TikTokker Amber Cimotti found this out the hard way when her daughter noted that she has an “old” person's name.

“My daughter told me the name Ashley or Amanda — or my name is Amber — are like old people names and I never thought about it this way,” Amber explained in a video with over 3 million views.

Keep ReadingShow less

Christine Kesteloo has one big problem living on a cruise ship.

A lot of folks would love to trade lives with Christine Kesteloo. Her husband is the Chief Engineer on a cruise ship, so she gets to live on the boat pretty much for free as the “wife on board.” For Christine, life is a lot like living on a permanent vacation.

“I live on a cruise ship for half the year with my husband, and it's often as glamorous as it sounds,” she told Insider. “After all, I don't cook, clean, make my bed, do laundry or pay for food.“

Living an all-inclusive lifestyle seems like paradise, but it has some drawbacks. Having access to all-you-can-eat food all day long can really have an effect on one’s waistline. Kesteloo admits that living on a cruise ship takes a lot of self-discipline because the temptation is always right under her nose.

Keep ReadingShow less

Woman shows her misbehaving cat to 'the trenches'

You always hear about a "bad dog," giving the furry goofballs a reputation for getting into mischief, but what about bad cats. Not all cats are angels just lounging around the house until someone gives them food while fanning them with a giant palm leaf. Some cats have a sketchy "catigree" and every once in a while they let that wild streak show. When that happens, what is a cat owner to do?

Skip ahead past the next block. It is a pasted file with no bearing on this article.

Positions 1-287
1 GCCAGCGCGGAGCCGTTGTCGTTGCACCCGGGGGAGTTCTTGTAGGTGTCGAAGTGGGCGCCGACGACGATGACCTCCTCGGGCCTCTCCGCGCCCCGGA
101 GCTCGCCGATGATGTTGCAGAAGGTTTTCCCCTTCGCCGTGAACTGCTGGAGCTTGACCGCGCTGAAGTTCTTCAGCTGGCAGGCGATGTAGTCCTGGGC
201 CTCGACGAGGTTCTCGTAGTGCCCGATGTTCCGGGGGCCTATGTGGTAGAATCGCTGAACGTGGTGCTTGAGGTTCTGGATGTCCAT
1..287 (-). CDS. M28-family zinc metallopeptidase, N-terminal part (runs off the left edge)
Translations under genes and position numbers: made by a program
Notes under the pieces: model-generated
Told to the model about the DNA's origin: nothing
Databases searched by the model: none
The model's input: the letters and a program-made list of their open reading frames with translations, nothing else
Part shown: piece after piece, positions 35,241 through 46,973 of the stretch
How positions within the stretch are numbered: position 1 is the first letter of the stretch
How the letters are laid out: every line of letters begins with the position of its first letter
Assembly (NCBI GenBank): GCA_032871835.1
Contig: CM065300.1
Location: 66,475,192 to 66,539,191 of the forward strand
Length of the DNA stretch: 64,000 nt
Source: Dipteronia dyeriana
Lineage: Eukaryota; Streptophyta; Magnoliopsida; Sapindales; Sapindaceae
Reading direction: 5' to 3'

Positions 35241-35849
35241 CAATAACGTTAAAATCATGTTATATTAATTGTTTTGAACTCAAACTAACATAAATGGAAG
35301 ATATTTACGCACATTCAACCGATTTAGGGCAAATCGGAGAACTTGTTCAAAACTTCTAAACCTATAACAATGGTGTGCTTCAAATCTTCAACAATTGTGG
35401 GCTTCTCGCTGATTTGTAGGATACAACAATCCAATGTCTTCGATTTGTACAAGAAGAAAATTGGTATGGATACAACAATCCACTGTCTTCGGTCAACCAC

A cat mom that goes by the user name Lambo Licia on Instagram posted a video showing exactly how she gets her cat in line when he's misbehaving. No, it's not with a spray bottle. She shows him what life is like in "the trenches." You know, the area of town where homeless cats roam and cat burglars have real whiskers and thumbs that don't work, leaving a strange fish smell wherever they lurk.

If Scared Straight: Cat Edition was an actual thing, Mega, the orange tabby would be the first to turn his life around. He looks absolutely petrified from all of the unruly cat behavior he sees out the window and his mom's commentary.

Keep ReadingShow less
Science

College students use AI to decode ancient scroll burned in Mount Vesuvius

“Some of these texts could completely rewrite the history of key periods of the ancient world."

When Mount Vesuvius erupted in 79 C.E., it buried entire cities in volcanic materials. While Pompeii is the most famous site affected by the natural disaster, the nearby villa of Herculaneum was also laid to waste—including over 800 precious scrolls found inside Herculaneum’s library, which were carbonized by the heat, making them impossible to open and recover their contents.

Which brings us to the Vesuvius challenge, started by computer scientist Brent Seales and entrepreneurs Nat Friedman and Daniel Gross in March 2023. The contest would award $1 million in prizes to whoever could use machine learning to successfully read from the scrolls without damaging them.

On February 5, the prize-winning team was announced.
Keep ReadingShow less
Keith Allison/Wikimedia Commons

Shaquille O'Neal retired from pro basketball in 2011, but he's still one of the most famous players ever.

Fame comes with a lot of challenges, but it also comes with some pretty obvious perks. There's the money that frequently follows fame, of course, but there's also the special treatment people automatically offer you.

Some famous folks might revel in that special treatment and some might even express gratitude for it. But occasionally, you find a celebrity who refuses it altogether.

Take basketball legend Shaquille O'Neal, for instance.

Keep ReadingShow less